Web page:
At the start of this season, one of several quandaries Carlo Ancelotti faced as new Napoli Coach was how to revive Arkadiusz Milik. The Polish striker had spent a combined nine months over the two previous seasons recovering from anterior cruciate ligament injuries to both knees, managing only 14 goals in all competitions.
Were Milik a relatively cheap experiment for Napoli, Ancelotti could have maybe deferred the question of playing him. But at €35m, he was one of the club’s most expensive transfers of all time, second only to the man he was supposed to replace, Juventus-bound Gonzalo Higuain.
As Milik struggled with injury during the post-Higuain era, Ancelotti’s predecessor Maurizio Sarri relied on output more evenly distributed among key players like Lorenzo Insigne and Dries Mertens, who scored an astounding 90 goals in all competitions between them in the last two seasons under his charge.
But beyond the more prosaic consideration of the numbers adding up, Sarri had also refined over time the synchrony with which Napoli played. He had a formula in place that he rarely modified, using virtually the same set of players not only for the attack but more generally as well, something which President Aurelio De Laurentiis often protested against, accusing Sarri of not properly exploiting the potential of the squad.
De Laurentiis and Sarri’s public squabbles on various topics are well documented, so when Ancelotti was hired last summer many believed that the club owner, rid of the Coach he had come to resent, would bring in a big name for the attack. He did not. Simone Verdi and Amin Younes came in to enhance options up front, but PSG’s Edinson Cavani, the quintessential big-name striker mentioned in the media, did not make an always unlikely return to Napoli.
Ancelotti’s task, then, was towering: find a place for a striker with fragile knees in a team that already functions smoothly. Napoli fans had seen in flickers what Milik was capable of, but after witnessing the feats of Cavani and Higuain at the San Paolo over the years, their standards were high. Even if he could remain healthy, would a striker who had made his reputation mainly in the Dutch Eredivise be able to provide goals and spectacle consistently?
Ancelotti must have always believed the answer was yes. Milik started the first game of this season against Lazio at the Stadio Olimpico alongside Insigne and Jose Callejon, scoring the equaliser as Napoli eventually prevailed 2-1. Since then, Ancelotti has used his striker judiciously in the league: Milik has featured in 25 of Napoli’s 28 league games, but in 15 of those he has either started from the bench or been replaced before the final whistle. However, he has managed 15 league goals in that time - making him the most efficient striker in Serie A - even scoring through a couple of brilliant free-kicks.
When a player returns from long-term injury, they have to reacquaint themselves with their anatomy and come to terms with tendencies or points of failure they perhaps thought they never had. Milik’s resurgence is most significantly due to his own commitment, so it is important not to be reductive here and say Ancelotti deserves all the credit.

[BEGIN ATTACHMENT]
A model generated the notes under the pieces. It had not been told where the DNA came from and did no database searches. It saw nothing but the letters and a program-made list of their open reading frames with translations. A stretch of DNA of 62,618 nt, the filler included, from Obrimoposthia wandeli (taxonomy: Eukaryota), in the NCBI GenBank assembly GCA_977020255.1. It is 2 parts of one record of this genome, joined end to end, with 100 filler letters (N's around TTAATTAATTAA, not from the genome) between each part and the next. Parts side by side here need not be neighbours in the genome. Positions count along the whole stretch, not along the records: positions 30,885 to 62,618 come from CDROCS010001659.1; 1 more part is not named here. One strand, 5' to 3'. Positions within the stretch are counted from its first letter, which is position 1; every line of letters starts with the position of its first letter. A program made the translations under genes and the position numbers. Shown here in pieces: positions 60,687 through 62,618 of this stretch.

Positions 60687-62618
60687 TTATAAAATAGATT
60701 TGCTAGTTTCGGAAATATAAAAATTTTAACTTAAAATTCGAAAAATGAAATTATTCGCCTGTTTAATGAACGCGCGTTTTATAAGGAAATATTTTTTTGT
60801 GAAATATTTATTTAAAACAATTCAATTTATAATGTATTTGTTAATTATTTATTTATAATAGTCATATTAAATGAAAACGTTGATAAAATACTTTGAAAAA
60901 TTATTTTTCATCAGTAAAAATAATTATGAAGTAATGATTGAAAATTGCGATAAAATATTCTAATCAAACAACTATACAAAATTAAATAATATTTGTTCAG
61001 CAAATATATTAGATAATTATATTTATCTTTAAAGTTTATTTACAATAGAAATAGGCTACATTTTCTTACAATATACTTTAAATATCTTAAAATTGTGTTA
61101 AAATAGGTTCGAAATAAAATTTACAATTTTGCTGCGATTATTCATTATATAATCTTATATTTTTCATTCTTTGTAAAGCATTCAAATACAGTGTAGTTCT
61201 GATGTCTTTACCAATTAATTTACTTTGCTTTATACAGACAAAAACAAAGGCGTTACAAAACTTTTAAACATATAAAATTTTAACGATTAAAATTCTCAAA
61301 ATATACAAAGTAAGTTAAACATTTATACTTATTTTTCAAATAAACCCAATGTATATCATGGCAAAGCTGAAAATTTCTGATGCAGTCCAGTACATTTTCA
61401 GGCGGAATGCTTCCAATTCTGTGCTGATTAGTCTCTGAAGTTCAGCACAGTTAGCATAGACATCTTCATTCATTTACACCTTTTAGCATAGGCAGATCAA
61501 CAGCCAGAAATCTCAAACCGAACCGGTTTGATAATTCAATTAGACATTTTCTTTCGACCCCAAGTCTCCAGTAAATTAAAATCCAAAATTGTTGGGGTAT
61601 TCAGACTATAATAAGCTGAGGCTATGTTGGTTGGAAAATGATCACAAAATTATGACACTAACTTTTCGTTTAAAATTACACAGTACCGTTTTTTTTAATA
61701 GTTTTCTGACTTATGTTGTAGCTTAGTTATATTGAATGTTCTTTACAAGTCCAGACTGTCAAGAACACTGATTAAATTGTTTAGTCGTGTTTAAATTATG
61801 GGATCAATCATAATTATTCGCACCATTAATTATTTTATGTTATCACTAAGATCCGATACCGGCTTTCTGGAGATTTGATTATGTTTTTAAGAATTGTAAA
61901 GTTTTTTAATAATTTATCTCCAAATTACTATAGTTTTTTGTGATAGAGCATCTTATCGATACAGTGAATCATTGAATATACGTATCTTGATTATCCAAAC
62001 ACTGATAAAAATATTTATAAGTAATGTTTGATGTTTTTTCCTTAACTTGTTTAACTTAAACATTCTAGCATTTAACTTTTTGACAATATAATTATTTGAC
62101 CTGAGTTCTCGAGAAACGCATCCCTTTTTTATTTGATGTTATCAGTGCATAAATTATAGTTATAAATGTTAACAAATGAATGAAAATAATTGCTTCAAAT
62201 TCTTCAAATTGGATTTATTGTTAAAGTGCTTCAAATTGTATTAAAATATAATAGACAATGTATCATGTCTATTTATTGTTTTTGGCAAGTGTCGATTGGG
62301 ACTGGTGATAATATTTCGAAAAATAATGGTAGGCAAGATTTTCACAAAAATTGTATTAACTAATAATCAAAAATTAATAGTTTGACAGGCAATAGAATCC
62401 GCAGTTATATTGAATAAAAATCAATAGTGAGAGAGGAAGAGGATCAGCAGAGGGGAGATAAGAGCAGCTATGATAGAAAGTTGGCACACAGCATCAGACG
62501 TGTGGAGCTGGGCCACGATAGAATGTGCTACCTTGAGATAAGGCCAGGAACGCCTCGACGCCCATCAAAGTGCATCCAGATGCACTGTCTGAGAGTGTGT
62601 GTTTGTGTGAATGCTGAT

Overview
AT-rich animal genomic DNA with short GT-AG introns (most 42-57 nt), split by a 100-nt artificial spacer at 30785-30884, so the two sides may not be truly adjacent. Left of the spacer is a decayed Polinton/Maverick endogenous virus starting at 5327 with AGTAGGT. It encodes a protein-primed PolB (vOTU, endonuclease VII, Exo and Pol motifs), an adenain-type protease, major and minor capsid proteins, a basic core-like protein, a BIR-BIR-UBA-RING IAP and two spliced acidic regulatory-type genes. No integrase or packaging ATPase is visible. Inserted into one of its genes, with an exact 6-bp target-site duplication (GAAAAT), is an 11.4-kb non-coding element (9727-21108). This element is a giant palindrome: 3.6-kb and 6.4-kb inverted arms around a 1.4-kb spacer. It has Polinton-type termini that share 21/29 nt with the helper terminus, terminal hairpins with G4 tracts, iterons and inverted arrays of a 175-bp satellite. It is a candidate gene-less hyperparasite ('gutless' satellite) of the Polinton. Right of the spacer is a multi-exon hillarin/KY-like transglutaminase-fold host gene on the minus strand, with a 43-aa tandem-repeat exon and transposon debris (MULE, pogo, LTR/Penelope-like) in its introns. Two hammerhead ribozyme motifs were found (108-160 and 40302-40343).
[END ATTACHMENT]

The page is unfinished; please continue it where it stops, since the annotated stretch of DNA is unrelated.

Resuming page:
Nonetheless, Milik is emblematic of the philosophy the Coach has instituted when managing players this season: capitalise on all the raw material available to you. De Laurentiis is certainly happier with Ancelotti’s approach than he was with Sarri’s, emphasizing recently that the new Coach has “experimented with all the potential of the various players at our disposal.”
In Sarri’s defence, he never had uninterrupted opportunities to work with Milik, but he still came tantalisingly close to toppling Juventus last season. Under Ancelotti, Napoli are a massive 15 points adrift in second with only 10 rounds remaining.
Yet, Ancelotti’s most remarkable achievement this season is how he has laid down a strong foundation while negotiating both the peculiarities of coaching the only representative club of a passionate city like Naples, and the expectations of a President not renowned for being a shrinking violet (the Coach’s past experience with Silvio Berlusconi at Milan would have prepared him).
Despite these pressures, he has kept Napoli ticking, inventing and reinventing where possible (consider, for just one telling example, that while Milik’s goal tally soars and Mertens’ dips, the Belgian nonetheless leads the league with assists this season).
At 25, Milik still has a lot to contribute for not only the future, but also more immediately. The Partenopei are going to take on Arsenal in the quarter-finals of the Europa League in April, and it was Milik’s acrobatic away goal against RB Salzburg that ultimately sealed their progress to this stage.
Dethroning Juventus has proven to be chimeric for another domestic season, but Napoli are still vying for a prize in Europe, and Milik will be a key figure for Ancelotti in that quest.
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